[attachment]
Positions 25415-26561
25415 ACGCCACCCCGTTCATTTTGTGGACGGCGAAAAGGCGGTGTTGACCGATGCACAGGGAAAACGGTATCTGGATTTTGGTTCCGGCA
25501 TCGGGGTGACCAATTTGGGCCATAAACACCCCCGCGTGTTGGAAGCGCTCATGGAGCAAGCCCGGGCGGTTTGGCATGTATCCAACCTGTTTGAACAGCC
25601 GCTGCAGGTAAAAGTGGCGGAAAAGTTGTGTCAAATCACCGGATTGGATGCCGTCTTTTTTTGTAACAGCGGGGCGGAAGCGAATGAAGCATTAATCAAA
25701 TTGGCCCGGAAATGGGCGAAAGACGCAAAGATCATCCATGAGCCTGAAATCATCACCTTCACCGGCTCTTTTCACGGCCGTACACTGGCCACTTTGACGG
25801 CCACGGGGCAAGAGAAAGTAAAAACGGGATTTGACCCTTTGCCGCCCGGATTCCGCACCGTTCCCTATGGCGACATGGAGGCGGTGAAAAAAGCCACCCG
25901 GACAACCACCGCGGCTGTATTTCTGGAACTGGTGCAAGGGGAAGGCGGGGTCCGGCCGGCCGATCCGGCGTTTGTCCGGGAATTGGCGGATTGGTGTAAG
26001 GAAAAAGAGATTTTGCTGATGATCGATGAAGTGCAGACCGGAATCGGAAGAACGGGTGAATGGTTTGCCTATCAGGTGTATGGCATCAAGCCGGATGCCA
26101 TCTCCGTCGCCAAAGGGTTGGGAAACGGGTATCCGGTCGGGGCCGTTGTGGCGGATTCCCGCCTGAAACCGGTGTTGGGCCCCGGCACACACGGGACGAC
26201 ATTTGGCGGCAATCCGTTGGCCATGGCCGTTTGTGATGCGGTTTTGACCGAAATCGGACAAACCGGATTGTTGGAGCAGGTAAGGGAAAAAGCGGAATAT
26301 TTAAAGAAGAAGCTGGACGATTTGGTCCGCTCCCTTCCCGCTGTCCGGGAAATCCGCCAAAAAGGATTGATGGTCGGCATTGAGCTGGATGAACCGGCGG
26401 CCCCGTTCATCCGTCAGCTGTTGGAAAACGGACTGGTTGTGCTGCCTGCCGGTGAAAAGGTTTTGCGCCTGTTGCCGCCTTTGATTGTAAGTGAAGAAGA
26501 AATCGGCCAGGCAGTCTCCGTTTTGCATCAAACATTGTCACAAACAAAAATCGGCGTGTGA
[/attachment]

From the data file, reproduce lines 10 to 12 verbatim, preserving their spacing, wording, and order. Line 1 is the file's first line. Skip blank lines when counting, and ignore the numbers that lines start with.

26201 ATTTGGCGGCAATCCGTTGGCCATGGCCGTTTGTGATGCGGTTTTGACCGAAATCGGACAAACCGGATTGTTGGAGCAGGTAAGGGAAAAAGCGGAATAT
26301 TTAAAGAAGAAGCTGGACGATTTGGTCCGCTCCCTTCCCGCTGTCCGGGAAATCCGCCAAAAAGGATTGATGGTCGGCATTGAGCTGGATGAACCGGCGG
26401 CCCCGTTCATCCGTCAGCTGTTGGAAAACGGACTGGTTGTGCTGCCTGCCGGTGAAAAGGTTTTGCGCCTGTTGCCGCCTTTGATTGTAAGTGAAGAAGA